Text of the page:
PSP Audioware is held in high regard for its analogue hardware-inspired plug-ins and decidedly modern efforts such as the Xenon mastering limiter.
Traditionally, it's shied away from cloning specific bits of hardware, thus avoiding comparisons with the real units. This time around, though, it's changed tack slightly, as for at least two of the units, it's taken a close look at iconic analogue hardware EQs and borrowed from their aesthetics, tonal qualities and even operational quirks.
sQuad is a collection of four vintage-styled EQ plug-ins: ClassicQ, ConsoleQ, PreQursor and RetroQ.
ClassicQ has low and high bands and a detailed mid-range control, and is more than reminiscent of a vintage Neve EQ in sound and operation. For closer Neve emulation, there's an Auto Q switch, which causes the Q of the mid band to increase progressively as the boost or cut is pushed further, giving a more subtle sound.
Unlike the other plug-ins in the pack, ClassicQ boasts a Sim switch, which activates PSP's emulation of Class A circuitry and output transformer to further colour the sound. There's also a high-pass filter that goes right up to 4kHz.
ConsoleQ is said to be based on a British Amek EQ and sports two mid-range bands, as well as high and low shelves, each with a switch for slope shape or band Q. Again, there's a high-pass filter, this time ranging up to 800Hz.
Notably, ConsoleQ is the only sQuad EQ that allows fine-tuning of bands to specific frequencies.
ConsoleQ and ClassicQ have the most noticeable sonic character of the lot, and while extreme settings can sound 'forced' on some material, this is also what makes them great when you need to colour a sound dramatically - to get a kick drum to really thud, for instance.
PreQursor is described as PSP's own take on a custom-shaped, musical-sounding EQ, with low resonance peaks and excellent band separation. The high-pass filter goes up to 250Hz, and while the frequency knobs lock into discrete positions, there's enough detail for most applications.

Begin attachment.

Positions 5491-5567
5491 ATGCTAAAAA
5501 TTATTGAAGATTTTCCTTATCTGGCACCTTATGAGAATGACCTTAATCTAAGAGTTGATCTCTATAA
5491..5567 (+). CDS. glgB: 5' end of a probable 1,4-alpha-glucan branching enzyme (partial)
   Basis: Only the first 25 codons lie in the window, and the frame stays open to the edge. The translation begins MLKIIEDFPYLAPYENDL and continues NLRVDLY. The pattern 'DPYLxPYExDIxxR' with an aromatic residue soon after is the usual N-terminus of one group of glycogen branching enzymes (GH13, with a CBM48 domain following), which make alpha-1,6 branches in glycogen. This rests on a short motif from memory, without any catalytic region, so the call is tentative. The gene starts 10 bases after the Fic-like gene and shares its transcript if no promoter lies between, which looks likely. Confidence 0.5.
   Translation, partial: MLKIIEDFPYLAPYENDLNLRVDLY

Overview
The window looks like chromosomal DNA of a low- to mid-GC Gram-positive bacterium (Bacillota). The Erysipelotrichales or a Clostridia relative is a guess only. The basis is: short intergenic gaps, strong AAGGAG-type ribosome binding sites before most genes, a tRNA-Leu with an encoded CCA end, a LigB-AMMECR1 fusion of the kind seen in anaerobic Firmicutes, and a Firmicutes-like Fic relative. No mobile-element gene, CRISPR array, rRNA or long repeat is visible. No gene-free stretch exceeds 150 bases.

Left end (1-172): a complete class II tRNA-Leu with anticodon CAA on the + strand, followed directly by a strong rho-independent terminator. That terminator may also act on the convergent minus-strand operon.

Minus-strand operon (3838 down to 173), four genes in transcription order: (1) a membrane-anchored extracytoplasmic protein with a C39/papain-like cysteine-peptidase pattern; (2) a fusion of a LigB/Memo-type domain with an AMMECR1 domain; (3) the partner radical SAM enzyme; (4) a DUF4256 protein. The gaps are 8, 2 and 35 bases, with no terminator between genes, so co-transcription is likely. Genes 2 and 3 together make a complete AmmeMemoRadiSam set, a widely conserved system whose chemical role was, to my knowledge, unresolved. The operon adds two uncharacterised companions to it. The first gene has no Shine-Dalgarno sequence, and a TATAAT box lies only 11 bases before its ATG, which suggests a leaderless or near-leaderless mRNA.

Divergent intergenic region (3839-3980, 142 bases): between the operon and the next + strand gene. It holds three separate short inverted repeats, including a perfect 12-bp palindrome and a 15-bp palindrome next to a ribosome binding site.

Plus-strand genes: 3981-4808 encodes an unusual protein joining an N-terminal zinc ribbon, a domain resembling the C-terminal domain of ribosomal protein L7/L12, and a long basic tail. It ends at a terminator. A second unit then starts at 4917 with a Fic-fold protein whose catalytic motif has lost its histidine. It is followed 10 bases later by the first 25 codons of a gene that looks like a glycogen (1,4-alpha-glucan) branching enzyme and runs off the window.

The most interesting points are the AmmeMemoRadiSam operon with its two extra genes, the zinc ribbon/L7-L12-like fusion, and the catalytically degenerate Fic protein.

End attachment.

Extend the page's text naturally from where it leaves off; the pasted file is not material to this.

PreQursor has a clean sound, with no noticeable ringing, even with severe cuts and boosts. PSP say it's especially suited to acoustic material, but it's also ideal for treating harder sounds without them merely becoming harsh, such as cutting the mids on metal guitars.
RetroQ is based on the same filters as PSP's revered VintageWarmer2, and we can certainly hear that. PSP claims that it's optimised for use on buses and full mixes, but we reckon this is selling it short.
Like PreQursor, it's able to considerably brighten sounds up without them becoming harsh, and we particularly like it on cymbals. It features low- and high-shelving filters, a midrange band, and high-pass up to 240Hz.
As distinct as they sound, all four of the sQuad EQs share some basic features. They all employ PSP's FAT double-sampling algorithm that kicks in automatically when the plug-ins are used at sample rates below 50kHz (ie, 44.1kHz and 48kHz). PSP claims that this is to ensure that the most accurate processing is always achieved.
Similarly, the sQuad EQs employ double-precision 64-bit floating-point processing to avoid accumulative errors that might give sonic clues to the fact that these are actually digital effects.
At the output stage of each plug-in is a saturation option, which has a rather pleasant character when driven. This is certainly one of the most welcome features, as it not only prevents clipping but adds a special character to the material passing through.
It's worth using the saturation on sounds that needs beefing up, even if you don't use the EQ controls.
sQuad offers a fantastic range of high-quality, character-oozing EQs. You might find the vintage-styled controls restrictive, but it's clear that these plug-ins are designed more for their sound than for ultimate flexibility.
Still, in combination, there is enough flexibility to handle nine out of ten EQ'ing situations.
Listen to what the sQuad team can do: